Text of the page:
The first concept of our robust whole-genome sequencing strategy is redundancy. We designed redundant primer schemes, and the resulting 147 amplicons enabled the coverage of every position on the SARS-CoV-2 whole genome with at least two amplicon sets, except the 5′- and 3′-ends (Figure 1, Supplementary Table 1). To determine amplification bias throughout the amplicons among different biological samples, we amplified the whole SARS-CoV-2 genome with four samples, comprising one virus isolate (NIID: EPI_ISL_408667) and three samples from patients with COVID-19 (EPI_ISL_11811634, EPI_ISL_11811733, and EPI_ISL_11811834). Log-transformed normalized amplicon counts showed a Pearson correlation coefficient of >0.9 for all comparisons (Figure 2(a)). This suggests that the amplification bias, i.e., the overamplified and poorly amplified regions, is largely consistent among samples. The difference between the reverse transcription methods in NIID and other samples should be noted. The Pearson correlation coefficients of the normalized amplicon counts among three clinical samples (0.985, 0.965 and 0.974 for BGD1 vs. BGD2, BGD1 vs. BGD3, and BGD2 vs. BGD3, respectively) were greater than those between NIID and other samples (0.949, 9.961, and 0.941 for NIID vs. BGD1, BGD2, and BGD3, respectively) (Figure 2(a)). This suggests that reverse transcription methods could be one of the factors which affect amplification biases. When we analyzed the SNVs detected in the primer annealing sites for these four samples, one sample (BGD3) had a nucleotide substitution of C1059T within 5 bp from the 3′-end of primer 003R. The normalized amplicon counts for region_003 (from 630 bp to 1054 bp, without primers) in BGD3 was approximately seven to eleven-fold lower than the other samples without SNVs (898, 1419, 1397, and 126 for NIID, BGD1, BGD2, and BGD3, respectively). Redundant primer schemes, as shown in Figure 2(b), successfully rescued the reduction of sequencing depth in the region by the neighboring amplicons, resulting in only two-to three-fold reductions in the average depth of 1642, 1923, 1925, and 725 reads for NIID, BGD1, BGD2, and BGD3, respectively. This result supports the concept that redundant amplicon schemes can rescue the dropout amplicons derived from mutations at the primer annealing site.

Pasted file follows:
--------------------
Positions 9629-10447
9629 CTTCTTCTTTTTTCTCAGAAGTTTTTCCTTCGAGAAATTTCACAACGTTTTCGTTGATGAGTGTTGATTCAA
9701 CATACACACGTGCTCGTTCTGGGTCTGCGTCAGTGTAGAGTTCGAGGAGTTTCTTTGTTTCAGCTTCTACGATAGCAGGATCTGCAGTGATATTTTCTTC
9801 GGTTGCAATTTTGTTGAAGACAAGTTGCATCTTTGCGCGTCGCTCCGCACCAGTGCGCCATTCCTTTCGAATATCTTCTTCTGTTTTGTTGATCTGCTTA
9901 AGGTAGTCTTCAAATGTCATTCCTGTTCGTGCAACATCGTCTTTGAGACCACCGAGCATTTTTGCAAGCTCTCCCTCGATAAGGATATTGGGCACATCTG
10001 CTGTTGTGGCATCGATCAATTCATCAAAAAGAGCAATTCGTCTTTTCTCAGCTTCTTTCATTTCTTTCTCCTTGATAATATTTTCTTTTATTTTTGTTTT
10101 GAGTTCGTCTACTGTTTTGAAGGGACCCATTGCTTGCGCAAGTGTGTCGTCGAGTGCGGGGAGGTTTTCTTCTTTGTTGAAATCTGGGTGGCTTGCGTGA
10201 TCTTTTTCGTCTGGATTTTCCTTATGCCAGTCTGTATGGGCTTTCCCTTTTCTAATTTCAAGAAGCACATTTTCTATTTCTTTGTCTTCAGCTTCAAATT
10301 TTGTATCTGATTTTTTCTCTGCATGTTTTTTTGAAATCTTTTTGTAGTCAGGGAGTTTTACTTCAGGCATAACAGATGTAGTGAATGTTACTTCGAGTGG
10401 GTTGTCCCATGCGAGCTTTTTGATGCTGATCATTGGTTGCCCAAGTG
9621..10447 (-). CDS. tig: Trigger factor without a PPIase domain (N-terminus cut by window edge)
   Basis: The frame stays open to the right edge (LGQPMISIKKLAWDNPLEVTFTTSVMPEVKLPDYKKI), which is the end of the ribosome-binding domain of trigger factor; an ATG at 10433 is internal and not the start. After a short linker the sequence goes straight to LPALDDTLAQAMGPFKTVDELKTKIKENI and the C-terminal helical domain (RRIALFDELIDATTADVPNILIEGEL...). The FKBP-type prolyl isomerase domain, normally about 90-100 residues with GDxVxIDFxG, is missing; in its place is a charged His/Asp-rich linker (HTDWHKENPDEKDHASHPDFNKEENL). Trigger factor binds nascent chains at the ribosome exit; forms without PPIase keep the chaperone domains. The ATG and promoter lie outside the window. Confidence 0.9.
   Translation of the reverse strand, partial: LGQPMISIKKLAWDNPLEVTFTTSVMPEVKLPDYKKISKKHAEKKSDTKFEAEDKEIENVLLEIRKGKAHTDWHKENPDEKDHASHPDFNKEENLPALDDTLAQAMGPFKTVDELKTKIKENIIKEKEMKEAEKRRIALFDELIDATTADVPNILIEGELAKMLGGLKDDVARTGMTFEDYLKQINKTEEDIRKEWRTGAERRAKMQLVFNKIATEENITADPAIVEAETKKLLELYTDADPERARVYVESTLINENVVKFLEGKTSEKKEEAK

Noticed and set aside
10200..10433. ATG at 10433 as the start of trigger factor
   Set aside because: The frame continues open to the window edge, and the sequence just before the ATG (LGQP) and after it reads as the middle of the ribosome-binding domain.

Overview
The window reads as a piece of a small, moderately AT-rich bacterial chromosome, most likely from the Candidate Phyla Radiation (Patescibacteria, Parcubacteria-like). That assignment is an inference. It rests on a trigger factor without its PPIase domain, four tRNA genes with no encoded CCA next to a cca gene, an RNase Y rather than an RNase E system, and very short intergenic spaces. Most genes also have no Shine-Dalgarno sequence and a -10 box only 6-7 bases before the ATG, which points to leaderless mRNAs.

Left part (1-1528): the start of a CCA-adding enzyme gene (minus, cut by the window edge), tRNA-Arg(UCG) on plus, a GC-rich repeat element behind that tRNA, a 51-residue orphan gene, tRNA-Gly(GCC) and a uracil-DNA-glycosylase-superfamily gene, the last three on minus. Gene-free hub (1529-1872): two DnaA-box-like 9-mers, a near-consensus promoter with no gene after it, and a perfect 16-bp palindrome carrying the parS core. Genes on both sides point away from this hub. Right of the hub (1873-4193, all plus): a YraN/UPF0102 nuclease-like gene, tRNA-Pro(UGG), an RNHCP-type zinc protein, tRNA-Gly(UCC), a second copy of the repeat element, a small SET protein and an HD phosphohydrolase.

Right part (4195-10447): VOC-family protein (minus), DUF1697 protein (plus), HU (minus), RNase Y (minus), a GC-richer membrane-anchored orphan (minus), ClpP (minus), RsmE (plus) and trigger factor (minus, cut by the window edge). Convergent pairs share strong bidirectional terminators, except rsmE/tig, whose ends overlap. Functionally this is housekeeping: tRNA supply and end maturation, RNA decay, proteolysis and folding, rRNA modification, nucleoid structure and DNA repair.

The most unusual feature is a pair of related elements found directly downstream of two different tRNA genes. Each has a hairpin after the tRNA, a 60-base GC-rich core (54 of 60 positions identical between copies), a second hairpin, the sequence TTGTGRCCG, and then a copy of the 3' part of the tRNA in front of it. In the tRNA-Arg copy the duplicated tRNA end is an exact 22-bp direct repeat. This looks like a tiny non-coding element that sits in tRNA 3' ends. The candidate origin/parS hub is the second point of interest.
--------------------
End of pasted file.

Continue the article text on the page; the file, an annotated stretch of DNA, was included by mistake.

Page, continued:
3.2. Targeted Subtraction of Overamplified Regions Using Biotinylated Primers